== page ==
What Buddhist Book Has Had a Significant Impact on Your Practice?

One day, about 20 years ago, I came to the end of the Mahasatipatthana Sutta (The Greater Discourse on the Foundations of Mindfulness), where the Buddha describes in almost phenomenologi­cal terms the nature of thought. And if I had understood this before more abstractly, I understood vividly now that every aspect of our lives— including and especially our thoughts and feelings—are marked by impermanence. I realized that I can examine my thoughts and feelings and select the ones that are going to be the most useful for helping others and myself. I also appreciated, with a sense of humility, how brief our time is here as human beings. In a universe that is 13.7 billion years old, 90 years is just a point of an “i,” a flicker flash against eternity.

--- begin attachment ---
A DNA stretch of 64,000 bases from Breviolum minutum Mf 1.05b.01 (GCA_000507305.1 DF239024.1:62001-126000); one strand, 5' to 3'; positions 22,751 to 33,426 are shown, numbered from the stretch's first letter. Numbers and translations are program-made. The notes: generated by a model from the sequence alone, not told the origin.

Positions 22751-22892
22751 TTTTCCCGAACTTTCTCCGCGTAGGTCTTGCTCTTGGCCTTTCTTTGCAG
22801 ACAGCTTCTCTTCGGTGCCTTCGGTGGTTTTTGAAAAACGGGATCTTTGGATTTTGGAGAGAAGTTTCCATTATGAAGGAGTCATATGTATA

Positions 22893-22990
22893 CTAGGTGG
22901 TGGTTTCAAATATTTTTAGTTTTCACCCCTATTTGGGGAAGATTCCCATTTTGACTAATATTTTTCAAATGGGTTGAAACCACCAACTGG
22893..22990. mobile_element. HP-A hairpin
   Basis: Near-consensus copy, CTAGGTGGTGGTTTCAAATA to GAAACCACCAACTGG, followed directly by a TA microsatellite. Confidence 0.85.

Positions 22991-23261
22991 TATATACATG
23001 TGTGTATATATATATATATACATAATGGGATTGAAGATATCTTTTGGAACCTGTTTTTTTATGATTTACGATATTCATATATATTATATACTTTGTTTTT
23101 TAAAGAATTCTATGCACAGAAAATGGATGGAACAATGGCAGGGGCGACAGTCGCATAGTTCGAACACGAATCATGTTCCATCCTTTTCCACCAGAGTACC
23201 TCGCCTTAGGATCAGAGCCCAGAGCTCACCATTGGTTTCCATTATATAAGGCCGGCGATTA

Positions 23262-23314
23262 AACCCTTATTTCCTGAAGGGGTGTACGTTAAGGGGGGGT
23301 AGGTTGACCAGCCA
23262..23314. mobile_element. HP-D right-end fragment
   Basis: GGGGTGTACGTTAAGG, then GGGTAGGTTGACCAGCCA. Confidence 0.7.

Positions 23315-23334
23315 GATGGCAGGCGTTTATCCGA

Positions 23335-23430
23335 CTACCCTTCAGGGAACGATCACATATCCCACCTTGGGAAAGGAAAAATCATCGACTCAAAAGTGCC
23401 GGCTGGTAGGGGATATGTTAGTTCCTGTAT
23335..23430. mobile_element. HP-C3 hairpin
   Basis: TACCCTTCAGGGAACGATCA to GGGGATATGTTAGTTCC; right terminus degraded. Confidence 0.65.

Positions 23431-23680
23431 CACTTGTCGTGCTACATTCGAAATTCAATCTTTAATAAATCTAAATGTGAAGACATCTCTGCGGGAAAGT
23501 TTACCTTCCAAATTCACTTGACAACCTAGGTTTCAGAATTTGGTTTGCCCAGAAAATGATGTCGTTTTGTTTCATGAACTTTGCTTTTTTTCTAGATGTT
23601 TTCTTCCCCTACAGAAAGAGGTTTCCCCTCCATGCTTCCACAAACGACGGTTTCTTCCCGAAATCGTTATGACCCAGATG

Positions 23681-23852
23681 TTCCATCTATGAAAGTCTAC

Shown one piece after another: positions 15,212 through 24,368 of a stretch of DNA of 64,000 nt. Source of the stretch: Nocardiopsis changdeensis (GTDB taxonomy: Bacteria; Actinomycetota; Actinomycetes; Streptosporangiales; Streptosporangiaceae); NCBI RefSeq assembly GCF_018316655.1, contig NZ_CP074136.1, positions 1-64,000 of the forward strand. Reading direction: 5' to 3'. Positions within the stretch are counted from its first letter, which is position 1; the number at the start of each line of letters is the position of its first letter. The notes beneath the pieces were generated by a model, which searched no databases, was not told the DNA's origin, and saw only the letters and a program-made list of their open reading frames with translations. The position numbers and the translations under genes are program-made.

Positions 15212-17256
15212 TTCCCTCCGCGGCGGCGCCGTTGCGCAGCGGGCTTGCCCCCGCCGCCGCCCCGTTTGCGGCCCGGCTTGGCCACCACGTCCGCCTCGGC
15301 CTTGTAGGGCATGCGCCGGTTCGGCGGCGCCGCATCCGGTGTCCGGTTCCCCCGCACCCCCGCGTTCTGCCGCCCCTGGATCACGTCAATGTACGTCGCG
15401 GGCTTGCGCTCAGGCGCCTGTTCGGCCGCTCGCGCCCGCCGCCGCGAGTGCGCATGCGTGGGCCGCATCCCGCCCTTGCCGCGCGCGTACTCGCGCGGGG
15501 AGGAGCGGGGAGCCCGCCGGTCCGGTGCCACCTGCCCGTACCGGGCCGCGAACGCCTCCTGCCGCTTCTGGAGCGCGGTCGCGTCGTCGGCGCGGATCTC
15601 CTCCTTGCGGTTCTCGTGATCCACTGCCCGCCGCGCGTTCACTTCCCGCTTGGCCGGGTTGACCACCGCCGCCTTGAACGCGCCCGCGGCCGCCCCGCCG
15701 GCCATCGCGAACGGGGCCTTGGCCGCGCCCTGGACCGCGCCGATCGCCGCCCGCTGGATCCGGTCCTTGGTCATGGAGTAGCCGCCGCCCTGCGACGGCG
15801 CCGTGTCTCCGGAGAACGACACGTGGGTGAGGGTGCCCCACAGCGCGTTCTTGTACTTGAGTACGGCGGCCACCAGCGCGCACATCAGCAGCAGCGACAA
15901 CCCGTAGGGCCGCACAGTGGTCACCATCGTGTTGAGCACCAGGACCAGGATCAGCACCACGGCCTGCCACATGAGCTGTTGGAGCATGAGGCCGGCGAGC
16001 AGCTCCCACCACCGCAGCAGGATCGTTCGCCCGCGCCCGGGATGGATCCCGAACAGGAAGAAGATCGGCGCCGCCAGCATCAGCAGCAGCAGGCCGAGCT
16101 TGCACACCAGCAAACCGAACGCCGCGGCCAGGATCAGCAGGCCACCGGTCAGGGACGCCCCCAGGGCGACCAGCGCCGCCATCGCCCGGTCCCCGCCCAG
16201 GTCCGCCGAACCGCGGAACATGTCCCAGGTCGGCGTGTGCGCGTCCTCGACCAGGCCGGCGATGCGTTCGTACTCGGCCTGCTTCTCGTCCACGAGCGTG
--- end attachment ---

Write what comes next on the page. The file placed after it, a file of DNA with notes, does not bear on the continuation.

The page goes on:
Since then, I’ve been aware in my practice of how ephemeral and short-lived everything is: other people, the beauty of nature, myself. And this leads to compassion. I don’t want to argue with anybody when we’ve got so little time to be here, you know? All of our quarrels and things are short-lived and transitory.

Temple
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